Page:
Home Latest News Interior Ministry Seeks Contempt Case against Imran Khan over Long March

Interior Ministry Seeks Contempt Case against Imran Khan over Long March

Referring to Supreme Court orders of May 25, petition calls for guidelines for all future protests in the federal capital

by Staff Report

Farooq Naeem—AFP

The federal government on Thursday approached the Supreme Court, through the Interior Ministry, to seek contempt of court charges against Pakistan Tehreek-e-Insaf (PTI) Chairman Imran Khan for his alleged violation of the apex court’s May 25 orders.

In its May order, the petition noted, the Supreme Court had directed the PTI to hold a gathering in a ground located between sectors H-9 and G-9 after the party leadership had assured judges that their rally would not cause any inconvenience; block the Srinagar Highway; trouble the public; or be conducted in any manner that was not peaceful and lawful. Despite these assurances, stressed the petition, the PTI’s top leadership had encouraged its supporters to reach D-Chowk after falsely claiming the court had allowed its march without any conditions.

After the PTI chairman’s May 25 violations, the apex court had sought reports from all law enforcement agencies, which were submitted in June and are still pending before the court. Stressing that these reports had “unequivocally” established that Khan violated court orders, it alleged all PTI workers had been acting on the directions of the ousted prime minister. “Even the court, in its order dated 26.05.2022, observed with anguish that ‘we are disappointed to note that the bona fide effort made by the Court was disrespected’.”

The ministry’s plea also notes that this is not the first time that Khan has targeted state institutions. “He has a history of insulting state institutions, including the judiciary. In 2013, he was reprimanded by this Honorable Court for labeling the conduct of the judiciary ‘sharamnak’,” it said, claiming the PTI chief had “glamorized” the maligning of judiciary and state institutions.

“He is the chairman of a political party garnering considerable following of the public, who are swayed by his remarks. His party members follow suit. They too indulge in smear campaigns against the judiciary and state institutions, to no disapproval or condemnation of the PTI chairman,” it said, maintaining that this proved that Khan had “intentionally and willfully” disobeyed the court’s order and was liable to be proceeded against for committing grave contempt of court.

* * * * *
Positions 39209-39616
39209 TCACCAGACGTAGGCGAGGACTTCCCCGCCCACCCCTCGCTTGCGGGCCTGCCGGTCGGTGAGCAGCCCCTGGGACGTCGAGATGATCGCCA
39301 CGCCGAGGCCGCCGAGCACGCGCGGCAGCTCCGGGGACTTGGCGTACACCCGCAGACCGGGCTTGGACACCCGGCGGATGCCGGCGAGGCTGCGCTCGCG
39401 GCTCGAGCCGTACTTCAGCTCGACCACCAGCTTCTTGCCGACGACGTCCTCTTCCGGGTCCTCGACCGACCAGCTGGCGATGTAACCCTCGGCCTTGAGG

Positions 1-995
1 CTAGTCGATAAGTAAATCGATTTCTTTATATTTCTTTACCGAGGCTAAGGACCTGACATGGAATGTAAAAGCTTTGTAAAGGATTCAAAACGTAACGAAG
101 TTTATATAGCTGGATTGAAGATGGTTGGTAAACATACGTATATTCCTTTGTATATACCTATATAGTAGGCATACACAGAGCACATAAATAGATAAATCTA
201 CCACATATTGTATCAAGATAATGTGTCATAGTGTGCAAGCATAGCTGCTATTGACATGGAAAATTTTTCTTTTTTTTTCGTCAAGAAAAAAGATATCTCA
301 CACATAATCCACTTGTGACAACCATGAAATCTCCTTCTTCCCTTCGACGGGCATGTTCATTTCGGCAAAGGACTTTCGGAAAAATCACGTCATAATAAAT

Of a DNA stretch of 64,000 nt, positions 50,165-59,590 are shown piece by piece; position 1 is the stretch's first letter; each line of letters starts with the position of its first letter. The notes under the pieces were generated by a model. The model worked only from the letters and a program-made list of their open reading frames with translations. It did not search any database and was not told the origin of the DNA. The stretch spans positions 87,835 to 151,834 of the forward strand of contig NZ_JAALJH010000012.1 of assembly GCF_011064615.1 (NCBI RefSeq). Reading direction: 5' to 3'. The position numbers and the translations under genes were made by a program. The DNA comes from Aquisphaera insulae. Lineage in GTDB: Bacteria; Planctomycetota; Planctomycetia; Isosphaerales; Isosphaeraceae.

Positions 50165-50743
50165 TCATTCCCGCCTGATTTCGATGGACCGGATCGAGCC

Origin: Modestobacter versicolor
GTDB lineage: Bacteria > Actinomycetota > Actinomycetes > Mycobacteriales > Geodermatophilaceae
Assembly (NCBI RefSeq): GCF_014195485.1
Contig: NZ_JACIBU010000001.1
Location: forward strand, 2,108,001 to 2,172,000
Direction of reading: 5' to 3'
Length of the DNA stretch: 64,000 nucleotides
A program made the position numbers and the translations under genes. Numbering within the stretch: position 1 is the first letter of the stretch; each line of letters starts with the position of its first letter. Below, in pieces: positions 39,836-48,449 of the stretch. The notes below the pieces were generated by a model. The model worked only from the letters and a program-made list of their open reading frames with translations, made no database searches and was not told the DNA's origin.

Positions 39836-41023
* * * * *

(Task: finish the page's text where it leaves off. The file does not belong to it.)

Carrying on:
The contempt petition also calls for the apex court must ensure its order is implemented for the protection of fundamental rights of the public, particularly residents of Islamabad and Rawalpindi. It calls on the Supreme Court to issue comprehensive guidelines for all future protests in the federal capital, including requiring prior intimation of the date; selection of venue; assurance of not causing any hindrance to public life; and a commitment to ensure that the protesters would not damage any public or private property.

Restraining order

Separately, the federal government also approached the Supreme Court for a restraining order against Khan over the perception that he might create a law and order situation through his party’s planned long march on Islamabad. Referring to recent speeches by the PTI chief, it said his remarks about the incumbent rulers and state institutions were “highly inflammatory” and aimed at encouraging distrust and contempt and instigating revolt.

Claiming Khan’s intent had caused alarm among both the Pakistani public as well as the international community and investors, it said the PTI’s past behavior necessitated directions from the apex court about his upcoming protests at a time when the country was already dealing with devastation caused by unprecedented floods. “This call for jihad is nothing other than waging war against the state by a party and its leader who cannot accept that he was forced out of the government through constitutional means,” it added.

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